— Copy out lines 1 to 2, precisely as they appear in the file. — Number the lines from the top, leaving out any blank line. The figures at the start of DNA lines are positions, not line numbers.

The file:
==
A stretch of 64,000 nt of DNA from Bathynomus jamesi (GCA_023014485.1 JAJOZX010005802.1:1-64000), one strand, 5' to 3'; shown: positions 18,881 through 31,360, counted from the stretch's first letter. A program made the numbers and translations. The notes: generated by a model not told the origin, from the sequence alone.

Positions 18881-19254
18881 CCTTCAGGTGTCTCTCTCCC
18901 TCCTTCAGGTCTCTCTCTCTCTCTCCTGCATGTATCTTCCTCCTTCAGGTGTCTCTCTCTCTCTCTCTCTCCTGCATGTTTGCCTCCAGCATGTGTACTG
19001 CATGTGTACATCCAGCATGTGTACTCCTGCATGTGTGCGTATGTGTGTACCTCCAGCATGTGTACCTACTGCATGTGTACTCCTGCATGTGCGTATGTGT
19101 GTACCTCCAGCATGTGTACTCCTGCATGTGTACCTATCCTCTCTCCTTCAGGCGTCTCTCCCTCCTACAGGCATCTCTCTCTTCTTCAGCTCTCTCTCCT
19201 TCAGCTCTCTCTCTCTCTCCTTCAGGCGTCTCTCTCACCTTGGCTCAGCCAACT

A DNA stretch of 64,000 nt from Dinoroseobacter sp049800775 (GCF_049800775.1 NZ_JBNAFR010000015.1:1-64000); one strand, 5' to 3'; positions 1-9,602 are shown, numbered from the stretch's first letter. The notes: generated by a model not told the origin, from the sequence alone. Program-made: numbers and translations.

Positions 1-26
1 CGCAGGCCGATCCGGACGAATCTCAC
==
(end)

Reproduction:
A stretch of 64,000 nt of DNA from Bathynomus jamesi (GCA_023014485.1 JAJOZX010005802.1:1-64000), one strand, 5' to 3'; shown: positions 18,881 through 31,360, counted from the stretch's first letter. A program made the numbers and translations. The notes: generated by a model not told the origin, from the sequence alone.

Positions 18881-19254